MZI flies against the wind

TALK about bucking a trend. At a time when mining was at one of its lowest ebbs, a mineral sands miner working ground other mineral sands miners walked from had its official opening. Supply Side by Australia’s Mining Monthly editor Noel Dyson
MZI flies against the wind MZI flies against the wind MZI flies against the wind MZI flies against the wind MZI flies against the wind

Noel Dyson

Actually, timing in these things is everything and it turns out MZI Resources picked its time pretty well.

With the mining industry in the doldrums, getting equipment and contractors suddenly became easier and cheaper – and so the Keysbrook zircon and leucoxene project about 70km south of Perth was completed early and under budget.

Leucoxene is an alternative source for titanium dioxide, which is used in pigments for the paint and paper industry and is also used to produce titanium metal.

Mining started at the $75 million Keysbrook project last year and the company has already made several shipments of zircon and one of its 70% leucoxene L70 product. It is getting ready for its first shipment of its L88, an 88% leucoxene product.

Mining the leucoxene is fairly simple. There is no overburden to clear and the material is all free-dig so there is no need for any blasting.

The only thing MZI does is to remove a few centimetres of top soil. That top soil is kept aside.

For mining, MZI uses a Komatsu 1250 excavator and three 40t Komatsu 400 articulated dump trucks. There are also a couple of Komatsu dozers and a 45t Komatsu excavator. Indeed, the company also has a maintenance agreement with Komatsu.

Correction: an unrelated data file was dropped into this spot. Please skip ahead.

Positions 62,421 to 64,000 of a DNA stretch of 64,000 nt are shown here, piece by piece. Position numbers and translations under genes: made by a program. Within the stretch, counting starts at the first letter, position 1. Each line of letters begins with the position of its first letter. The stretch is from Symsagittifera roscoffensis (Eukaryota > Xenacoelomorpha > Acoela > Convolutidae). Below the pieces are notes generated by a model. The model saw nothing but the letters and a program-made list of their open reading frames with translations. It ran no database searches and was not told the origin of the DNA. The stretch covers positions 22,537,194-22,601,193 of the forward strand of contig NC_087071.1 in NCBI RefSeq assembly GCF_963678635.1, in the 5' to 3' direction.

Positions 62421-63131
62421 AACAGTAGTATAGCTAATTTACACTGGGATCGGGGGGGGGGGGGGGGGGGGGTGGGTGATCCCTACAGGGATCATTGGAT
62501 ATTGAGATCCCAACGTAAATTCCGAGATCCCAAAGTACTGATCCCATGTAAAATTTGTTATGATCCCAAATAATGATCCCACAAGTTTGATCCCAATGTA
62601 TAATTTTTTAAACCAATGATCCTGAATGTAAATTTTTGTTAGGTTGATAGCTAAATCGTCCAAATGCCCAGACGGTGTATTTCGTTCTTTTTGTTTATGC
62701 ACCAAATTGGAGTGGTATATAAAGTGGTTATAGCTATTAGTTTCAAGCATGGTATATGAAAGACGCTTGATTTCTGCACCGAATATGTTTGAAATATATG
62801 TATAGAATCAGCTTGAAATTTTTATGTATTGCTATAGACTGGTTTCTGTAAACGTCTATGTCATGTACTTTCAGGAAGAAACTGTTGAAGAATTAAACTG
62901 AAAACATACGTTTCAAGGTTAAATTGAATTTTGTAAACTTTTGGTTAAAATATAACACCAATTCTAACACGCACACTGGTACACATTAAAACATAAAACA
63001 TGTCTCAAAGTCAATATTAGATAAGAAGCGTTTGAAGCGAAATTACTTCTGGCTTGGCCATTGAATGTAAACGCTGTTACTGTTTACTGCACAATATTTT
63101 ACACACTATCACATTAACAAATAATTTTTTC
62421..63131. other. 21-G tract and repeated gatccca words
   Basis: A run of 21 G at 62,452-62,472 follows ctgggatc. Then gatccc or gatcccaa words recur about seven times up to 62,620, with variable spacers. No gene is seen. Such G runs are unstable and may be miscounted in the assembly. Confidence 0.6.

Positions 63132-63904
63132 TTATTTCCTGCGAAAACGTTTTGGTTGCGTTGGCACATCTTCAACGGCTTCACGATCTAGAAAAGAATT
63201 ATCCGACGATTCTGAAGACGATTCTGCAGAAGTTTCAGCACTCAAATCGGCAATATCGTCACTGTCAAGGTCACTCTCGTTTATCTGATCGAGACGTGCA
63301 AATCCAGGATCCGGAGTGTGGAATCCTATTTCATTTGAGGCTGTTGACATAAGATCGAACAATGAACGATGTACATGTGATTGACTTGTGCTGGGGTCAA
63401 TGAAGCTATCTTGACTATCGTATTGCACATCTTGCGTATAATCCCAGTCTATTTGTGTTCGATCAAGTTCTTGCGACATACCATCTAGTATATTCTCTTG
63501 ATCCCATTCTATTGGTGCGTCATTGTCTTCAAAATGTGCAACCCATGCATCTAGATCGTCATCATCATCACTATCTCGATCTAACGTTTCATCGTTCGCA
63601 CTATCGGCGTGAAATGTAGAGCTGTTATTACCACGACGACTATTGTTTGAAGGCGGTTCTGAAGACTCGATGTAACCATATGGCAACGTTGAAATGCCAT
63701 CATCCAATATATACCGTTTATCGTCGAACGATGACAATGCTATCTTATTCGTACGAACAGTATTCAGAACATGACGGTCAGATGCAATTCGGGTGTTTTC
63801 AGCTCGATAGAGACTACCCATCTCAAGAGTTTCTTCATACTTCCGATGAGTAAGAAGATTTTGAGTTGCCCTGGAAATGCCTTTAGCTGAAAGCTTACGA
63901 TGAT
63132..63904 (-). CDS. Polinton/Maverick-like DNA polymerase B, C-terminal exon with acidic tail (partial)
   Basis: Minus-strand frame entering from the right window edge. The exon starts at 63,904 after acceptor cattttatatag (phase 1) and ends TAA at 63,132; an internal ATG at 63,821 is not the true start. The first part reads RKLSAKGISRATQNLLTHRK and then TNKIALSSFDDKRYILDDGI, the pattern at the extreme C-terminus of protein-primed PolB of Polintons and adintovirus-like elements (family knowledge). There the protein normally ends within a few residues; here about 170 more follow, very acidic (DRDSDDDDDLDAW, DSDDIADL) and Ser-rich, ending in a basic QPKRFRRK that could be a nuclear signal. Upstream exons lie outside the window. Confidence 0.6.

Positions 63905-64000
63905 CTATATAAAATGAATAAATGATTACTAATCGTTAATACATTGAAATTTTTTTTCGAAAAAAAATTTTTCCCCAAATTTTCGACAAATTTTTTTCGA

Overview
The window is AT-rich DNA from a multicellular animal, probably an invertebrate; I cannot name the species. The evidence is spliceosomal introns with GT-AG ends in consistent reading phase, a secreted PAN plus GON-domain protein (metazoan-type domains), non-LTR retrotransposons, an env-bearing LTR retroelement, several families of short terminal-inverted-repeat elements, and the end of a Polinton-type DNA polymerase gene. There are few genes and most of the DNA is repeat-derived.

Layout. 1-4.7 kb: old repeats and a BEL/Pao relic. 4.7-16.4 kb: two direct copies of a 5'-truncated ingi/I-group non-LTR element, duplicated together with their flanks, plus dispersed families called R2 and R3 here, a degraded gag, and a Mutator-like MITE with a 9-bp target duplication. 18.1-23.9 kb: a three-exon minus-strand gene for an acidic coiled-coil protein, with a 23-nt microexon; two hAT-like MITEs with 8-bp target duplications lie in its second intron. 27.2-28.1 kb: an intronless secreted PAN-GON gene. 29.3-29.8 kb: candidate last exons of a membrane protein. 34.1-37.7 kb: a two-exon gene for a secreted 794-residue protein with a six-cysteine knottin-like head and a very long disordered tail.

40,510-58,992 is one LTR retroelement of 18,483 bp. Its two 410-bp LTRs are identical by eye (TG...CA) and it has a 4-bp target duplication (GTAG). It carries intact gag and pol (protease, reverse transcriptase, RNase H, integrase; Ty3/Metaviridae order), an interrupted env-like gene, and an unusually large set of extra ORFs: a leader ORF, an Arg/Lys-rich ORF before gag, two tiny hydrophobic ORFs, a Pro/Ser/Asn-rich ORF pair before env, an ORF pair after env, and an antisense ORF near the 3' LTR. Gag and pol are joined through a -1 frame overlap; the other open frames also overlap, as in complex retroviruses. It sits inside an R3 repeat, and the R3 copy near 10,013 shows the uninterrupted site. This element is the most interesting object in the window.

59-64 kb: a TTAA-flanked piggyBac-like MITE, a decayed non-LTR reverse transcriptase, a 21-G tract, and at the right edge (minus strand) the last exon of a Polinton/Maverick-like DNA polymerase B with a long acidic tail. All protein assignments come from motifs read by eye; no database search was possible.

The trucks drop the material into a hopper linked to a sizer and trommel. The ore is turned into a slurry and piped to the wet concentrator plant.

At the plant, banks of spirals do the heavy lifting in terms of stripping the heavy minerals.

Spirals use centrifugal force to move the heavy minerals out of the stream. At the bottom of each spiral is a separator sending the heavy minerals to one side and the waste material – which is basically just sand and water – to the tailings circuit.

These tailings are pumped back to the void from whence they came.

It actually takes one hour from the time the ore is dug to when the tails are returned.

One MZI staffer described it as more of a rehabilitation operation than a mining one.

The retained top soil is added to the replaced “tailings” and then contoured to replicate what had been there before. Within two or three years farmers can run livestock on the rehabilitated ground.

The heavy mineral concentrate is taken to a mineral separation plant at a facility owned by Doral in Picton.

MZI managing director Trevor Matthews said MZI had bought the separation equipment but Doral was providing the staff and management expertise.

That separation is done for MZI on a toll treatment-like basis.

While the Keysbrook operation has not yet reached nameplate capacity of 110,000 tonnes per annum of heavy mineral concentrate, Matthews is already talking about doubling the output.

“One short-term target is getting to nameplate,” Matthews said.

“I see opportunities to increase the throughput through small capital investments.

“We’re looking at potentially doubling the size of the project. We can still have a 15-20 year mine life if we can convert all of our resources and where we see additional resources.”

On the first goal, Matthews expects the operation to come close to nameplate during this quarter.

One of the problems facing MZI is the lumpy nature of the company’s income. That L70 shipment, while lucrative, took a couple of months to put together.

“We have to make sure we have enough working capital to get through that [time between shipments],” Matthews said.

“We have to have access to cash to cover half of our operating costs.”

MZI shares were at A31c in intra-day trade.

Most read Viewpoint